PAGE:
Over 16 Years ago, Elon Musk went to the Russians to try and buy decommissioned ICBMs––missiles used for warfare but left unused when the Soviet Union collapsed. They laughed in his face, and on the flight home, Musk had an idea: Let’s build this rocket ourselves.
Elon Musk’s spaceflight company, SpaceX, has revolutionized the design of the rocket, a complex machine that has carried human ambitions to orbit for nearly 60 years. But those ambitions hit a will after time went on because the development of that machine became stagnated. For 60 years, humans have essentially been dumping what could be the most expensive and technologically complex vehicle we ever conceived.
While the famed NASA Space Shuttle was reusable, the design proved to be too expensive with post-flight refurbishment costs as well as the technical issues that needed to continually be addressed over time. Not to mention, the two tragic failures of Columbia and Challenger and their crews. When the Shuttle retired, America was lacking in options to get to space. And by lacking options, we mean they had no options.
As of today, the Russians fly NASA astronauts to the ISS for a staggering 80+ million a flight.
So who will take the lead and bring back human spaceflight to Cape Canaveral? It sure looks like it will be SpaceX. The company, with its skinless knuckles, have fought hard over the past 3 years to not only take its place among the aerospace veterans but carve out a unique business of its own. When SpaceX was started 16 years ago and for a majority of their existence, they were written off by the people who would one-day become their competitors––if you can even call them that now.
High level folks at Industry veterans like Lockheed Martin, Boeing, and even NASA itself chastised Elon Musk and his vision for what would become the reusable rocket. They said he was another wild-eyed billionaire who was reckless and flamboyant, something the space industry could not tolerate.
So what did SpaceX, CEO Elon Musk, and President Gwynne Shotwell do? They invented the reusable rocket and became the space industry. And soon, the company will be leading the effort to fly humans from American soil with their state-of-the-art Crew Dragon spacecraft. The new capsule will be tested without a crew at the end of this year with actual missions slated to begin in 2019.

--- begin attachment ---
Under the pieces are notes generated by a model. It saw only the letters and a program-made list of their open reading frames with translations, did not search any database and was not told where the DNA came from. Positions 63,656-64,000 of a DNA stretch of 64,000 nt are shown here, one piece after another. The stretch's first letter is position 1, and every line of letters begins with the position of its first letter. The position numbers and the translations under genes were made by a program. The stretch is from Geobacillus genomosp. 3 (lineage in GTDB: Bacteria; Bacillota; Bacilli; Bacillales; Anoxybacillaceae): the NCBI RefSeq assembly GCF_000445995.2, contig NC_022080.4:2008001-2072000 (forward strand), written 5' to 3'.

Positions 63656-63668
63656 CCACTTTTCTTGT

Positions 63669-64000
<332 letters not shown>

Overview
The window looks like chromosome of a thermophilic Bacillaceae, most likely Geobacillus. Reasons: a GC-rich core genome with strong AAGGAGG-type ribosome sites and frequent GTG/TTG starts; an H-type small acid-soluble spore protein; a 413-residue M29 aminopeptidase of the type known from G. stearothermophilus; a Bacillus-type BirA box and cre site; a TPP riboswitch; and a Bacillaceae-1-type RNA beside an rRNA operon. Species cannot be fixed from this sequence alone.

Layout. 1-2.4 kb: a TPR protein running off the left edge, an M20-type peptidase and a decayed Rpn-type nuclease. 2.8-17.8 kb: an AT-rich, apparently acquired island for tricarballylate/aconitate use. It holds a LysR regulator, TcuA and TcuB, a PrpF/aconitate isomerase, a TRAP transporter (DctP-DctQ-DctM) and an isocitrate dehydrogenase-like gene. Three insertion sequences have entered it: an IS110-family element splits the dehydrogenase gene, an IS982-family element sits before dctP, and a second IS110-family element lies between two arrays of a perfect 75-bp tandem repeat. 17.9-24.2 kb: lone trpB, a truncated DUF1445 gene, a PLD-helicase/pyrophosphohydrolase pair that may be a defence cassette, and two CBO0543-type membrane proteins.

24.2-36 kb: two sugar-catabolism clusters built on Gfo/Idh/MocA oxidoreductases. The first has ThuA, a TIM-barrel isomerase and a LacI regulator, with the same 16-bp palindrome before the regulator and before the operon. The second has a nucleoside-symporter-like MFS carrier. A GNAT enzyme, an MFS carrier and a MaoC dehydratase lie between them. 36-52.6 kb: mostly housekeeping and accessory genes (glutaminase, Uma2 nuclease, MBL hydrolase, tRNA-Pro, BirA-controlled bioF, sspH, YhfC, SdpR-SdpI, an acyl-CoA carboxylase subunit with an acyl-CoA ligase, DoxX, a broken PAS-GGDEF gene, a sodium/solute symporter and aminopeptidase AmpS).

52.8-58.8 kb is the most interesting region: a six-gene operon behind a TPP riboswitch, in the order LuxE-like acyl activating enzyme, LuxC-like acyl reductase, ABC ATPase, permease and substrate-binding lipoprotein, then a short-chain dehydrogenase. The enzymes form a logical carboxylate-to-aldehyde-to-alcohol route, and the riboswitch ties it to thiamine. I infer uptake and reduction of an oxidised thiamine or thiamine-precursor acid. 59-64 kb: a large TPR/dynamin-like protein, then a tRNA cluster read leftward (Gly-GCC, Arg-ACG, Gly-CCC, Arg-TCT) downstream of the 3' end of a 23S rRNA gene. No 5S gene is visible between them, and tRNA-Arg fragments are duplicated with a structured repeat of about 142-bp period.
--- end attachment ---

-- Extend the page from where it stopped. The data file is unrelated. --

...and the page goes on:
In 2017, SpaceX led the world in rocket launches. They beat NASA, who has no rocket, China, Russia, and their competitors Boeing and Lockheed. They pulled off an extraordinary 18 launches in a single year. But the real breakthrough? Reusability. The push to refine spacecraft hardware so that their reuse resembles the operation of a commercial airliner has without a doubt, worked. They aren’t quite there yet, but the progress is obvious.
NASA was hesitant but ultimately decided that they would give it a try as well after flying a pair of missions on SpaceX’s recycled Dragon capsule. Late last year, NASA flew their first launch to the ISS atop a recycled or “flight-proven” Falcon 9 rocket. The mission was a complete success.
A SpaceX Falcon 9 launch costs $62 million while their competitors United Launch Alliance must squeeze at least $300 million out of a customer for a launch. ULA is an outfit formed by Boeing and Lockheed Martin. The difference is almost entirely the cost of a satellite and is causing many issues for aerospace veterans because what was once a monolith of resistance toward SpaceX, is no longer.
The Air Force has warmed up to SpaceX since the company had to file a lawsuit in 2015 to end the monopoly on launch contracts held by United Launch Alliance. Since then, SpaceX has launched three missions for the Air Force and the military has been more than satisfied with the results. The Air Force is now saying they are willing to fly its expensive military payloads atop a cheaper recycled Falcon 9 rocket.
Just a couple of weeks ago, SpaceX was tasked with an extraordinary NASA mission: To launch the TESS probe, which will help humanity search for habitable worlds.
SpaceX was in a rut for a while with an explosion of the Falcon 9 and Dragon spacecraft heading to the space station, losing $200 million in supplies for NASA. They also suffered a catastrophe at Cape Canaveral Air Force Station the next year when the Falcon 9 exploded during fueling, destroying the rocket, an expensive customer payload, and the launch pad.
Today, those days seem like their far in the rear-view. Since the historic night of December 21st, 2015, when SpaceX landed the first orbital rocket on the ground after a mission, 23 more boosters have been successfully recovered with over a handful being reflown again––an incredible breakthrough in itself. Recoveries are either done on one of SpaceX’s twin, bi-coastal drone ships or at ground at Landing Zone 1 at Cape Canaveral.
Oh yea, there was also the Falcon Heavy which unless you’ve lived under a rock, was a spectacular display of how far SpaceX has come in just about every aspect of its development.
So what’s next? The BFR or Big Falcon Rocket. The massive interplanetary spaceship will carry the first human deep space explorers to Mars in about a decade. The aerospace industry has its doubts, as usual.